In the original book Fried Green Tomatoes at the Whistle Stop Cafe, the characters Idgie Threadgoode and Ruth Jamison are two women in a romantic relationship, the entire town knows about it, and everybody just minds their own business. When Idgie is accused of murder, even the town’s pastor comes to her rescue. But when book was made into a movie, studio executives caved into social pressure about lesbians in mainstream movies, so the Idgie/Ruth relationship was sterilized to the point of making them just good friends. Fortunately, Mary Stuart Masterson (Idgie) and Mary Louise Parker (Ruth) crafted enough meaningful glances, breathless pauses, and lingering moments that conveyed the true nature of their connection. It passed the scrutiny of Hollywood censors, but anyone with a shred of gaydar–or even just an appreciation of seeing two people in love–was able to pick up on what was really going on.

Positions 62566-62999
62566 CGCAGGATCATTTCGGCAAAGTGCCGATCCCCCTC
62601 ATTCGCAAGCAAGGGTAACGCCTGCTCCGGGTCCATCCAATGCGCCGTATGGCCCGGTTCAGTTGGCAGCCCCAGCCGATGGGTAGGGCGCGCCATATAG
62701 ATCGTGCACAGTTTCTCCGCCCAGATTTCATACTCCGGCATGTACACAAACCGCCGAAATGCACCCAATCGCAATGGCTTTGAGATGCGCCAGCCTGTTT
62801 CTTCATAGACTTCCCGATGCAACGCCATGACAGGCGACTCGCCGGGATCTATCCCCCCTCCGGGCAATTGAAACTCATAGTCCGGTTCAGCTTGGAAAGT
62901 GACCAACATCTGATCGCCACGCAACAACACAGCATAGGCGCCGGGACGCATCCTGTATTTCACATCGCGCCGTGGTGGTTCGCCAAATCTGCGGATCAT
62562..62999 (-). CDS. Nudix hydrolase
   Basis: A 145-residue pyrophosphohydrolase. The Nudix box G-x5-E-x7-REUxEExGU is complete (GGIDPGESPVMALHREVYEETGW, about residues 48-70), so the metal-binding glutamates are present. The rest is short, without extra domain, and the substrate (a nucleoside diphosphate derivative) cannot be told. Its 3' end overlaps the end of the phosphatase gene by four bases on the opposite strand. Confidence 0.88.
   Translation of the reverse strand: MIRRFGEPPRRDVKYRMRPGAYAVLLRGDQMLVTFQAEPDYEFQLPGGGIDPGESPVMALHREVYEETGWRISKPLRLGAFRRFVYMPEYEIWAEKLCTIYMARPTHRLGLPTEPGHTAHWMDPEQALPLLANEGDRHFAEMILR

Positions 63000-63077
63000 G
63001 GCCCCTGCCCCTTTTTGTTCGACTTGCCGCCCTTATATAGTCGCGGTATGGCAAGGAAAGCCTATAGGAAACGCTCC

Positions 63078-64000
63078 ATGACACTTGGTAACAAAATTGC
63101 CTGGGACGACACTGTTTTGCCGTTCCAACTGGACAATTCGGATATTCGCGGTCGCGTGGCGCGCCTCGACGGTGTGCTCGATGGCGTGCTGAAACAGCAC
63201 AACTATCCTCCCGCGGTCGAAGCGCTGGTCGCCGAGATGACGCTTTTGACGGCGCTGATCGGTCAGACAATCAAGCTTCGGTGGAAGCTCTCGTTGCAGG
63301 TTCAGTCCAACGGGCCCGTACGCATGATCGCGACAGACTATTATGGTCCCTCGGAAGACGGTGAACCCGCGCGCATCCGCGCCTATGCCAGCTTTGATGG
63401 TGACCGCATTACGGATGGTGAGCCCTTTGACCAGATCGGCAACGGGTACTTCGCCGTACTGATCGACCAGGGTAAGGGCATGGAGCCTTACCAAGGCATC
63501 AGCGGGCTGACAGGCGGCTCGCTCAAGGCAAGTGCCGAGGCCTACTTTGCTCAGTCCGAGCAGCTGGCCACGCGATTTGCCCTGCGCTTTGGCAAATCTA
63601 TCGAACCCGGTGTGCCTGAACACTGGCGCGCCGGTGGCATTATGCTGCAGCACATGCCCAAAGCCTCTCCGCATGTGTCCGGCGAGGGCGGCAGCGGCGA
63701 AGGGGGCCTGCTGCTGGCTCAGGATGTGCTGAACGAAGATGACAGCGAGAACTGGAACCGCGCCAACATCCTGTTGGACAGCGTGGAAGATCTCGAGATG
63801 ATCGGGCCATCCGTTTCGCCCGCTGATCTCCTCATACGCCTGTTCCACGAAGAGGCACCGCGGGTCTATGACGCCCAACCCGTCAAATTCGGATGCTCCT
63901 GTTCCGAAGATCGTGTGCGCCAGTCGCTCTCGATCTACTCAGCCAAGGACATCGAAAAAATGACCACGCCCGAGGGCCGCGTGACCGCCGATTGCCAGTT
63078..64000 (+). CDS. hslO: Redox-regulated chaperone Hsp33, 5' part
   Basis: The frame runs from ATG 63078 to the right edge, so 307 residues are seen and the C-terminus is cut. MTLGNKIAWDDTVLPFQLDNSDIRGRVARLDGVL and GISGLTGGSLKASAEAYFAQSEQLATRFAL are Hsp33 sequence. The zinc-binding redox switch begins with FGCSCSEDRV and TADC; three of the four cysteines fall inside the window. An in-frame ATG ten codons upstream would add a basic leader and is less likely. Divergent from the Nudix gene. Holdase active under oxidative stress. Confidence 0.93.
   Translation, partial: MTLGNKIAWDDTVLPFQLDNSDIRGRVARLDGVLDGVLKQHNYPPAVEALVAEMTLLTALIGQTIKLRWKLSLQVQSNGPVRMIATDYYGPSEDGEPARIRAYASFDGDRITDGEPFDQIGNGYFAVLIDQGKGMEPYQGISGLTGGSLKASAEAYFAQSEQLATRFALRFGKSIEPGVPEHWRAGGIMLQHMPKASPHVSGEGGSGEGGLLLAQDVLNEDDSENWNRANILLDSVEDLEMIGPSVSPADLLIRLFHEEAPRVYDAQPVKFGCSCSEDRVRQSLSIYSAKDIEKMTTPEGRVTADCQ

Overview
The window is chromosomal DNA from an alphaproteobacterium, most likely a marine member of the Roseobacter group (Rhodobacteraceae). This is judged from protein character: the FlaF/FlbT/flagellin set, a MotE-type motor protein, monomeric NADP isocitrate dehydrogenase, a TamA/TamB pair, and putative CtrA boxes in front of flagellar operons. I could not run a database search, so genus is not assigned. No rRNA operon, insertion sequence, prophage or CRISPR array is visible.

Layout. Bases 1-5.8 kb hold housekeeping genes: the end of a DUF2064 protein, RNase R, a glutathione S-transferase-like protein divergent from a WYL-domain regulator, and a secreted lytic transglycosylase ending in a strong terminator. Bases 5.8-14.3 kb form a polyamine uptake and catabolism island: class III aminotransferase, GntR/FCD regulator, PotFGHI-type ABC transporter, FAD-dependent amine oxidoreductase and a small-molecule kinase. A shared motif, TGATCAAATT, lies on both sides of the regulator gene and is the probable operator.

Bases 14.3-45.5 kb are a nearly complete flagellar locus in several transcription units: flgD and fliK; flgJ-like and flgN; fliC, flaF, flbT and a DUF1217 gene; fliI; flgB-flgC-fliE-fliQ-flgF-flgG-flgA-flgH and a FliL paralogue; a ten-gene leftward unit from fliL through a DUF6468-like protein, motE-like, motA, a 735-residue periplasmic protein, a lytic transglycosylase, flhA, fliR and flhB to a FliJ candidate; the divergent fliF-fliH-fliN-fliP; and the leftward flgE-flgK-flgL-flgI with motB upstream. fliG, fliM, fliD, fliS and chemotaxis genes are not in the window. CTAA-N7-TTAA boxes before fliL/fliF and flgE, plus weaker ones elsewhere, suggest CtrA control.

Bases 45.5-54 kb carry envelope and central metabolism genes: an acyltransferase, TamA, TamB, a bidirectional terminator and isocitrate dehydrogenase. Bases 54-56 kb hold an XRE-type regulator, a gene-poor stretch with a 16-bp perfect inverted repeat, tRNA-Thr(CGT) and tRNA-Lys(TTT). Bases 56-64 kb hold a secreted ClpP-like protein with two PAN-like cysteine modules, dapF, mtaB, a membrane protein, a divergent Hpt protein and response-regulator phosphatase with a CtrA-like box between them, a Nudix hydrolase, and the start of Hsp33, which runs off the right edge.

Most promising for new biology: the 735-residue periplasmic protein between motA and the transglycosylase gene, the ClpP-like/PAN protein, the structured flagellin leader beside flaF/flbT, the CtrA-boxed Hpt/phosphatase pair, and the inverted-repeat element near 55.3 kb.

Related: Tom Hanks explains why he wouldn’t play the gay role he played in “Philadelphia” today

Trevante Rhodes, Moonlight (2016)

Trevante Rhodes was a new actor when he was cast in Moonlight, a superb movie about a gay boy named Chiron who is tortured by bullies, and then tries to teach himself that he is worthy of love. Rhodes plays the lead character as an adult, and it all comes down to that scene in the diner, when Chiron comes face to face with the man who is the love of his life. Moonlight won the Oscar for Best Picture, and the entire movie is heartbreaking, breathtaking, and beautiful.

Terence Stamp, Guy Pearce, and Hugo Weaving, Priscilla, Queen of the Desert (1994)